SING: Symbol-to-Instrument Neural Generator

Speaker: Alexandre Défossez

Date: January 10, 2019 at 13:00 – B011


Recent progress in deep learning for audio synthesis opens the way to models that
directly produce the waveform, shifting away from the traditional paradigm of
relying on vocoders or MIDI synthesizers for speech or music generation. Despite
their successes, current state-of-the-art neural audio synthesizers such as WaveNet
and SampleRNN [24, 17] suffer from prohibitive training and inference times
because they are based on autoregressive models that generate audio samples one
at a time at a rate of 16kHz. In this work, we study the more computationally
efficient alternative of generating the waveform frame-by-frame with large strides.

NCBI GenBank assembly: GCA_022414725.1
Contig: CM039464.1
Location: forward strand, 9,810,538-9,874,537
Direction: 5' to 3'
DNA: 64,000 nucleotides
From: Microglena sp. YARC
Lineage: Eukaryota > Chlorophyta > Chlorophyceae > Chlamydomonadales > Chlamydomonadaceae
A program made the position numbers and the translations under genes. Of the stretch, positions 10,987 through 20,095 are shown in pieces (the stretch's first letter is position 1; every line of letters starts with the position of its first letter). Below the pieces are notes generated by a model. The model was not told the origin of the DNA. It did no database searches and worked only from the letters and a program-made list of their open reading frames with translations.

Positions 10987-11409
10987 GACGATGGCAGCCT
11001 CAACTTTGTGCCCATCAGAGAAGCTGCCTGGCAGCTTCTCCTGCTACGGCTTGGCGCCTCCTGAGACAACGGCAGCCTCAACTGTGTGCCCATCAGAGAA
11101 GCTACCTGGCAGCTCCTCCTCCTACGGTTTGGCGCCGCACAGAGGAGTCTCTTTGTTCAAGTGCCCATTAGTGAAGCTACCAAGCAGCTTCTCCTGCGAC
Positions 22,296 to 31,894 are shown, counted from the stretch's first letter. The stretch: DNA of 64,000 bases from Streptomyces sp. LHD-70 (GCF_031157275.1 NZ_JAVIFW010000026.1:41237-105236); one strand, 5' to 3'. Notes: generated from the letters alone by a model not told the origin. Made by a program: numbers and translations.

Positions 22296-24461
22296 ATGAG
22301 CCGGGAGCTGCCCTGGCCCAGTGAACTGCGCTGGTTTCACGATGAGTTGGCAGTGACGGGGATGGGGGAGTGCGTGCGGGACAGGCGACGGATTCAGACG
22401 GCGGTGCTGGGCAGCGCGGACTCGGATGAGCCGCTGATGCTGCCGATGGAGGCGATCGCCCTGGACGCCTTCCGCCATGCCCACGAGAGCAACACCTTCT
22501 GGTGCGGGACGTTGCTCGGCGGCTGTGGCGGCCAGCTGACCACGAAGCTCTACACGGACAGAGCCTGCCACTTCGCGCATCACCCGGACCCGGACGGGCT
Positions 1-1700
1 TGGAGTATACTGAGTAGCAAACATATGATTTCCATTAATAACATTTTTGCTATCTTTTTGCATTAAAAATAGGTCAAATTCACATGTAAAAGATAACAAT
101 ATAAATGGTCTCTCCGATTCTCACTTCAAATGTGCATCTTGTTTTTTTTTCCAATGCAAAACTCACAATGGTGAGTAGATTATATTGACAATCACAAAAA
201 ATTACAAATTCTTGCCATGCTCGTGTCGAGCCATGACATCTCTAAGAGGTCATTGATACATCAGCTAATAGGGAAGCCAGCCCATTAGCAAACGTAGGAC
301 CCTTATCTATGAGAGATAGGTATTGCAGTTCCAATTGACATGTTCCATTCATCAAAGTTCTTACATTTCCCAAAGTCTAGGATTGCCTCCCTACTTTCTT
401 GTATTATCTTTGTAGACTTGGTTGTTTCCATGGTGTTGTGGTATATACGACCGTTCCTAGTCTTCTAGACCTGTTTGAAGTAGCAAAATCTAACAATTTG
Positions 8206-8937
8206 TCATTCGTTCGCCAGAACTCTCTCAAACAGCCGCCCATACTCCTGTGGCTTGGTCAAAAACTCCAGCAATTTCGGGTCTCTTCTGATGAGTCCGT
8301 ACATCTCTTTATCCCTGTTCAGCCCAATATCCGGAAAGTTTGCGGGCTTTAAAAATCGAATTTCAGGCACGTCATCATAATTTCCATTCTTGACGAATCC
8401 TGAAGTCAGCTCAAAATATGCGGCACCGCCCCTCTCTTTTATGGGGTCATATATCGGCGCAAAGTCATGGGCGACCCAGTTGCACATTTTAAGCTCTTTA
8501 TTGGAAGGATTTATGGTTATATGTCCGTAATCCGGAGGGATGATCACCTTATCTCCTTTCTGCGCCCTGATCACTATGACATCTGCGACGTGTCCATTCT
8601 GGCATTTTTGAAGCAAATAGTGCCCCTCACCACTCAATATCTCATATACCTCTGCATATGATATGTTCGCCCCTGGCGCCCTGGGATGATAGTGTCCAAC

We present SING, a lightweight neural audio synthesizer for the original task of
generating musical notes given desired instrument, pitch and velocity. Our model
is trained end-to-end to generate notes from nearly 1000 instruments with a single
decoder, thanks to a new loss function that minimizes the distances between the
log spectrograms of the generated and target waveforms. On the generalization
task of synthesizing notes for pairs of pitch and instrument not seen during training,
SING produces audio with significantly improved perceptual quality compared to a
state-of-the-art autoencoder based on WaveNet [4] as measured by a Mean Opinion
Score (MOS), and is about 32 times faster for training and 2, 500 times faster for